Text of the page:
Have you ever heard someone refer to a house as having “good bones” – a situation where the house’s exterior might be iffy, but is built well enough that it’s worth the investment of your time or money or both?
This summer, I’m learning to appreciate the good bones inside some otherwise cringe-worthy composition notebooks (rescued during this year’s gleaning).
The challenge with upcycling composition notebooks is their construction. The pages are stitched so that tearing out used pages in the front detaches their partner pages in the back and weakens the stitching of the entire notebook. But, if a student only used the first quarter of the book, there’s still a healthy center section – good guts – that’s worth salvaging.
So, this week I tried my hand at rebuilding the notebooks, following the pre-drilled holes and simply stitching a new cover around the guts. I pieced together wall covering samples (from ZeroLandfill) to create the covers and tried both baker’s twine and embroidery floss (donated to me) for the binding. The floss was definitely easier to get through the layers of paper and wall covering (and I used triple strands for strength), but I still needed a thimble to push my needle through the spine.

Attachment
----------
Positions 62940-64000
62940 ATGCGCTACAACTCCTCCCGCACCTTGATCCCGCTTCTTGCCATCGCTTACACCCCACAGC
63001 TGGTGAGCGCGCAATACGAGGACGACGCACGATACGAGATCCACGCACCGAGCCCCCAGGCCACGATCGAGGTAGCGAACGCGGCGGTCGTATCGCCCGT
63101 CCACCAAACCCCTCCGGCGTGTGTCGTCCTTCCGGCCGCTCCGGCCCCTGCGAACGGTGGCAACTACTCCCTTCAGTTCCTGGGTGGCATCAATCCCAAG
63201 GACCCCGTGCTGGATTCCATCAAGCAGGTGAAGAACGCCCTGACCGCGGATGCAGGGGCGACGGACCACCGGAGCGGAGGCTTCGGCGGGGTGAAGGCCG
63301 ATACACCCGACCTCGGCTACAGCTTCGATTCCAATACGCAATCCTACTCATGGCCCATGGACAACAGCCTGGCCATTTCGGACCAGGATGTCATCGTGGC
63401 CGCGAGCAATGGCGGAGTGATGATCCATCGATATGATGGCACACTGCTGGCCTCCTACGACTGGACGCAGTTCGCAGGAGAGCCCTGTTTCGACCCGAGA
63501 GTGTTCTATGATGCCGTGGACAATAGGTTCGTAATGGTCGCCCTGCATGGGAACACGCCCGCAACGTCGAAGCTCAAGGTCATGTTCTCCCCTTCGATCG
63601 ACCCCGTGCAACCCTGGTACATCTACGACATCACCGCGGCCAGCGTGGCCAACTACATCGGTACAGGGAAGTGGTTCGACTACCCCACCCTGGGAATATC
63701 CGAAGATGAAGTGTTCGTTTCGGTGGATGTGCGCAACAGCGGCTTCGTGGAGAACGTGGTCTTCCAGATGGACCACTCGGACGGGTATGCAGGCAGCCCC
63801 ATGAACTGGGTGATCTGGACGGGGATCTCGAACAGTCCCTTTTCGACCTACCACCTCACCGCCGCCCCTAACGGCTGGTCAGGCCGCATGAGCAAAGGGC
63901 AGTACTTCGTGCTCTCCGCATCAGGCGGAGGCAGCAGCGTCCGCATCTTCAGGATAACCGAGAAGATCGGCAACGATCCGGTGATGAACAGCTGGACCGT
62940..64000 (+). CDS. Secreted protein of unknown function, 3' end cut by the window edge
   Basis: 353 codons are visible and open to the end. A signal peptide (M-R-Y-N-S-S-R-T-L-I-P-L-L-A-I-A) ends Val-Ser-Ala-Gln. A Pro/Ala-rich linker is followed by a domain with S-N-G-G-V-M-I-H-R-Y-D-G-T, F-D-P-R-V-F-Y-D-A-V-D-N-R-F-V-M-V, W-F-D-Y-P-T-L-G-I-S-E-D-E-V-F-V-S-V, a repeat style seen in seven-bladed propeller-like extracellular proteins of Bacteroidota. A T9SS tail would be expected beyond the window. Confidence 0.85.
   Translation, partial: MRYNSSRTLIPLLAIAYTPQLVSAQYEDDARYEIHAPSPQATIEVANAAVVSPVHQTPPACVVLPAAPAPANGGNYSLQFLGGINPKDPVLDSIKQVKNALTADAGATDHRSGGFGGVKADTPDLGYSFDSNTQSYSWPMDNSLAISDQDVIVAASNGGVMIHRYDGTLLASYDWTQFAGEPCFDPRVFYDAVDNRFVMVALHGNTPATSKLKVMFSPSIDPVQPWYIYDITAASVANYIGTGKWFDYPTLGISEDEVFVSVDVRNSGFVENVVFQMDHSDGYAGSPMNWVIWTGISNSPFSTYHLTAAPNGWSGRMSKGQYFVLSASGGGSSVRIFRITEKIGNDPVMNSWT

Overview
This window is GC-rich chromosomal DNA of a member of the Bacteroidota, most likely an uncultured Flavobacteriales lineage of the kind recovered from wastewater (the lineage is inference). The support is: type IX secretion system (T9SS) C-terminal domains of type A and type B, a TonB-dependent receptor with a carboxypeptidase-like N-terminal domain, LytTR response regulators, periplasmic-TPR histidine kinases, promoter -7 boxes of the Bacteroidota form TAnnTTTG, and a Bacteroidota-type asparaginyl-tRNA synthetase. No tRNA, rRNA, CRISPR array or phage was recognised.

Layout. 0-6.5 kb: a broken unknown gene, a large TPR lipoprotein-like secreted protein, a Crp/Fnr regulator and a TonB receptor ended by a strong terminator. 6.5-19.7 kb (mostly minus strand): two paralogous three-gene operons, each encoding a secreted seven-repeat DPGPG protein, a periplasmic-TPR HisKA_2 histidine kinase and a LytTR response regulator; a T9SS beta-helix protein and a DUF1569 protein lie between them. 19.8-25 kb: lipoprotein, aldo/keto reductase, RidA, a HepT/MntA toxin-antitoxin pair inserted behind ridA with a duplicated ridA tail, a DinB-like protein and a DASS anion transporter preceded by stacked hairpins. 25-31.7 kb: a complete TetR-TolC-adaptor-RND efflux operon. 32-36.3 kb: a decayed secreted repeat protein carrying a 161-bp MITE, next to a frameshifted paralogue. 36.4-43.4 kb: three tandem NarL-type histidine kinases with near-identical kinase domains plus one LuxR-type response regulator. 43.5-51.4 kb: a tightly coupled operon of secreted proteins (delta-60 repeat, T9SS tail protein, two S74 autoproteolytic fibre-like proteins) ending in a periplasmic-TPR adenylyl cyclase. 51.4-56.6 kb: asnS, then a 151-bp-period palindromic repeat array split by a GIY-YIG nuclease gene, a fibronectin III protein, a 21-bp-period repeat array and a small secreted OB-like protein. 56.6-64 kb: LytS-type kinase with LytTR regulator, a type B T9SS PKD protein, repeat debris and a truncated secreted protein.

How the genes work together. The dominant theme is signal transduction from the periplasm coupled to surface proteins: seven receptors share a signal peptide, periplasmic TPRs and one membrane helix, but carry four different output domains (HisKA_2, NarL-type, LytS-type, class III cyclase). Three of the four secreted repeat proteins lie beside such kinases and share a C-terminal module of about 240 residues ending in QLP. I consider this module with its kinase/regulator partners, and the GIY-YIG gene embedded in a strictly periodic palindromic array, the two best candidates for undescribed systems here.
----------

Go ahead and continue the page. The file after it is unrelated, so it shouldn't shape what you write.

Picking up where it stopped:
The project is labor-intensive enough that these won’t be donated back to schools, the way I do with ones that only need the cover refurbished, but I’ll definitely gift them to the teachers and school staff I work with. I just need to create some sort of sticker or label I can place inside, explaining where all the components come from and how they were assembled, because these notebooks are going to be great tools for promoting the benefits of gleaning and upcycling!